The Antitrust Week In Review
Here are some of the developments in antitrust news this past week that we found interesting and are following.
5 Big Banks Expected to Plead Guilty to Felony Charges, but Punishments May Be Tempered. The U.S. Department of Justice is preparing to announce that Barclays, JPMorgan Chase, Citigroup and the Royal Bank of Scotland will collectively pay several billion dollars and plead guilty to criminal antitrust violations for rigging the price of foreign currencies, according to sources. Reportedly, the Justice Department is also preparing to resolve accusations of foreign currency misconduct at UBS.
Sports broadcast antitrust case may proceed as class action. A federal judge ruled that television viewers may pursue a class-action lawsuit accusing Major League Baseball, the National Hockey League, Comcast Corp, DirecTV and other broadcasters of illegally restraining their ability to watch their favorite sports teams play. U.S. District Judge Shira Scheindlin in Manhattan said the viewers suffered from “a dearth of choice in the market for baseball and hockey broadcasting,” and that it made sense for them to pursue their claims as a group. The court also found, however, that damages could not be pursued on a classwide basis.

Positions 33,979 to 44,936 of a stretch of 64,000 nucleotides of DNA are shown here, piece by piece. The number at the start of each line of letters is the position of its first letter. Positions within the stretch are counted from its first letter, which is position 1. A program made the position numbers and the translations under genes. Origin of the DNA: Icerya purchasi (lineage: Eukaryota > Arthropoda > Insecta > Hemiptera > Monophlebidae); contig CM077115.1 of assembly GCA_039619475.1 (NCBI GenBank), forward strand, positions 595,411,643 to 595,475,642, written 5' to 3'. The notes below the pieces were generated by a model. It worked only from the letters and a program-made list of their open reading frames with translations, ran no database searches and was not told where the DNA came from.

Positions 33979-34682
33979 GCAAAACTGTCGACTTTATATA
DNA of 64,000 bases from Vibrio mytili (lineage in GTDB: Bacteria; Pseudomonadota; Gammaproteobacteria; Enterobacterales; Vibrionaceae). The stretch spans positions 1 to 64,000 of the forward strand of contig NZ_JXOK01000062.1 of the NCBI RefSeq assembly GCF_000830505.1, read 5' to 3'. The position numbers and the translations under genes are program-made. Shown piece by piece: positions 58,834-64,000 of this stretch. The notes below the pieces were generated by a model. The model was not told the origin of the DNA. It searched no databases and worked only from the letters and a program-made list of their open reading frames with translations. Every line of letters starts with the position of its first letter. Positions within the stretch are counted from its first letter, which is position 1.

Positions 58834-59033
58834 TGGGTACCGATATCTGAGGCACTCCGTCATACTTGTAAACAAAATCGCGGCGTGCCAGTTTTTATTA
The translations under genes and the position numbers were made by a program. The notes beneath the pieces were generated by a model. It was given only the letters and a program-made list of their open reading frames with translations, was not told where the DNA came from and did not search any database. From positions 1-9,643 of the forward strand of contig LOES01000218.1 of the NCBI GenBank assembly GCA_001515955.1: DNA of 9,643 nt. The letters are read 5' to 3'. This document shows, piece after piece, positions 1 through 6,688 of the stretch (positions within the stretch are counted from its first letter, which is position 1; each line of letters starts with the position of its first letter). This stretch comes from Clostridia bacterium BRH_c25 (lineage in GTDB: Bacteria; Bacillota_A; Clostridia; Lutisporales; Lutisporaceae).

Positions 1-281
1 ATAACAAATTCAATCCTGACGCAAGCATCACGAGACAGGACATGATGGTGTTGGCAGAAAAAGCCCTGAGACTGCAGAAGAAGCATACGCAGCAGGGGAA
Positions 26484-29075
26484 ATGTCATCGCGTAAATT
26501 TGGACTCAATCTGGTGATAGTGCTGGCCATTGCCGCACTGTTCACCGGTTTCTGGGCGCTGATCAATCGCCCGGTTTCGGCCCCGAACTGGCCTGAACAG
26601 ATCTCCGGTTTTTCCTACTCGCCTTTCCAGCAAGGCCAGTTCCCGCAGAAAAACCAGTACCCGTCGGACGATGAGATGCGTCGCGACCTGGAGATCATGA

Sysco may face about $1 billion in costs if US Foods merger dies. Sysco Corp. will be left with a bill of around $1 billion if the Federal Trade Commission kills its $3.5 billion merger with US Foods, regulatory filings show, underscoring the perils of doing deals that have a good chance of being blocked by antitrust regulators. According to a Reuters analysis of Sysco’s filings, the mammoth U.S. food distributor has spent more than $400 million so far on a combination of integration planning, financing charges and on defending the transaction in court.
EU Regulators to Decide on GE, Alstom Deal by August 21. European Union antitrust regulators have resumed their investigation into General Electric’s 12.4-billion-euro bid for Alstom’s energy unit after receiving requested data from the U.S. conglomerate. According to the European Commission, it will decide by Aug. 21, 2015, whether to clear the deal, General Electric’s biggest acquisition.